Karan Smith

inducted 2011 Health

About Karan Smith

"My years of experience in Pakistan made it very clear that education is a key to any development, anywhere."

After completing what was HSC in 1976 at St Ann's College, Karan commenced General Nurse training close to home at Warrnambool and District Base Hospital in 1977 and on completion of training stayed on at the Base to do a Staffing Year, which was at this time considered to be a privilege and held much weight for future career prospects. After completing the year Karan travelled to Perth to undertake Midwifery training at St John of God Hospital Subiaco. St John's, at the time, was considered to be one of the best training schools for Midwives in the country. "Little did I know that my decision to go to Perth would be the beginning of what was to become an adventurous and diverse career in Health Care, Community Development and Education. "

During Midwifery training Karan came to know that the Sisters had recently gone to Pakistan to work in a TB Hospital in Sialkot, Pakistan. "With an abundance of enthusiasm and not a great deal of knowledge of this part of the world, I along with another nurse I had studied with, asked the Sisters if they would consider us as volunteers for a year - to our surprise the Sisters responded positively to our offer and within a few months we were off to Pakistan. This was an exciting opportunity because I had always wanted to use my Nursing skills to help people in need - however I was to quickly learn that I was to receive more than I was giving. This was the beginning of my deep interest in other cultures and development work." During this time Karan worked in the general medical ward and had the opportunity to use her midwifery skills to establish ante-natal clinics and work with traditional midwives to improve their skills.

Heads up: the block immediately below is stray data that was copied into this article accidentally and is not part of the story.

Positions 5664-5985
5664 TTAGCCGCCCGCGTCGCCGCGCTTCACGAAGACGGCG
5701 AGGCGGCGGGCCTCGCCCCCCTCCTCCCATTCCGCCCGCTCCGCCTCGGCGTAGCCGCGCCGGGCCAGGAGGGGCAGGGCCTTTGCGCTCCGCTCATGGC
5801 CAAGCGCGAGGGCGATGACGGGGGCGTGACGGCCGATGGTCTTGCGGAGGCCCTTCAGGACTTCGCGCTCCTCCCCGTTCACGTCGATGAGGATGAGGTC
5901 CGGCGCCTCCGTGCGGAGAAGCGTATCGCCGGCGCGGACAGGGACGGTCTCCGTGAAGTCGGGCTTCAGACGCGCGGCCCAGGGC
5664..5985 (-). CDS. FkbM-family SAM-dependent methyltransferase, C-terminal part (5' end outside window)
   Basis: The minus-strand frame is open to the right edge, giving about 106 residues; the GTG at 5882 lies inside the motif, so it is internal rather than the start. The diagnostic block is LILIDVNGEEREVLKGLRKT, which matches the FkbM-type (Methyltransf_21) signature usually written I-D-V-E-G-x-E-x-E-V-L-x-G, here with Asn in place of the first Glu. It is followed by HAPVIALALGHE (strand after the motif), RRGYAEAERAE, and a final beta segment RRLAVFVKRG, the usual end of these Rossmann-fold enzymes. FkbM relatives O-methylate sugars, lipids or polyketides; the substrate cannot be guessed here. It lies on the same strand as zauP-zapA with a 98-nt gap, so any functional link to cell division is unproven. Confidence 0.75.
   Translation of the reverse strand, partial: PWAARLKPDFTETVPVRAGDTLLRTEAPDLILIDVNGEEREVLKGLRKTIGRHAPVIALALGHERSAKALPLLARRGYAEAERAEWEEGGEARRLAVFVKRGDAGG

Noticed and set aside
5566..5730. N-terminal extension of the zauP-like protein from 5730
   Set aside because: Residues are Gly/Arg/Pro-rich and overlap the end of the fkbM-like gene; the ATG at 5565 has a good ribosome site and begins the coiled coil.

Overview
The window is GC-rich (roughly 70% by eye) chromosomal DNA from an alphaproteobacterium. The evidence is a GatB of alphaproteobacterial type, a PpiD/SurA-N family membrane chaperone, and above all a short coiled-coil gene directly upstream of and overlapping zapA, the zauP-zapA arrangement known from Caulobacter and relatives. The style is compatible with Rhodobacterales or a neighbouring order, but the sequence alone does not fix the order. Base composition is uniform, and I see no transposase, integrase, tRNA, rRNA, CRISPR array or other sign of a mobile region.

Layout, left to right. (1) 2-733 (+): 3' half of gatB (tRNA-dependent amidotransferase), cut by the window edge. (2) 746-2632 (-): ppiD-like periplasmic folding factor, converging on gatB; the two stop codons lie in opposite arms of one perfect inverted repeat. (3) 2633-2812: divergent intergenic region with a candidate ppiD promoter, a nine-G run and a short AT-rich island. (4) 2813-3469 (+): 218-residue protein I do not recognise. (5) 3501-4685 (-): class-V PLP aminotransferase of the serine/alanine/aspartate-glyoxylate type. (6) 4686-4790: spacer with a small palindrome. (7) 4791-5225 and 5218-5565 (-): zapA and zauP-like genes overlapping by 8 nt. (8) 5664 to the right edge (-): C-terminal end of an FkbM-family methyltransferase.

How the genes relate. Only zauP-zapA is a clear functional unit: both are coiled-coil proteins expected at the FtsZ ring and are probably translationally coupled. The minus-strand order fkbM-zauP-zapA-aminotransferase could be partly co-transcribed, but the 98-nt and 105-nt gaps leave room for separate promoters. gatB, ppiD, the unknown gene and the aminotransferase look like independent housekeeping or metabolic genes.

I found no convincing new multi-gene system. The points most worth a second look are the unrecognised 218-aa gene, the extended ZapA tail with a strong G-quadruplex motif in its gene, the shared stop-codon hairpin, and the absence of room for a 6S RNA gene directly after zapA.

"This 18 months in Pakistan in the early 1980's was a life changing experience which led me to join the Sister's of St John of God, where I had the privilege to work with Indigenous people in some of the most remote parts of Australia and then to spend a further 13 years working in Pakistan where I was engaged in adult education and community development projects which were focused on capacity building."

By the mid 1990's Karan had completed a Bachelors Degree in Education and Theology at Murdoch University WA and a Masters Degree in Leadership from All Hallows College, Dublin Ireland which, along with her foundational studies in nursing prepared her well to work in a developing context. While she continued to be involved in health projects the main focus of her work was in education. "Working with young adults, I was in a position where I could provide the opportunity for students to achieve their goals, whether it was through teaching or my position as Director of the program being able to recruit the best teachers possible, or arranging funding to bring in teachers from other countries to conduct workshops. My years of experience in Pakistan made it very clear that education is a key to any development, anywhere."

On returning to Australia in the mid 2000's Karan's journey continued, no longer a Sister however her work focus had changed little. "I had been blessed with many years of being engaged in ‘meaningful' work which made a ‘difference' to people's lives - finding this place after returning from Pakistan took some time however it did not take long for it to emerge that people with mental illness were the people on the margins of our society."

In 2006 Karan commenced work at St John of God Pinelodge Clinic, a psychiatric hospital which also specialises in the treatment of drug and alcohol addictions. Karan's current role is as Director of Mission and Coordinator of Learning and Organisational Development. "My current role enables me to have the best of all worlds engaging me in health care and service and organisational development."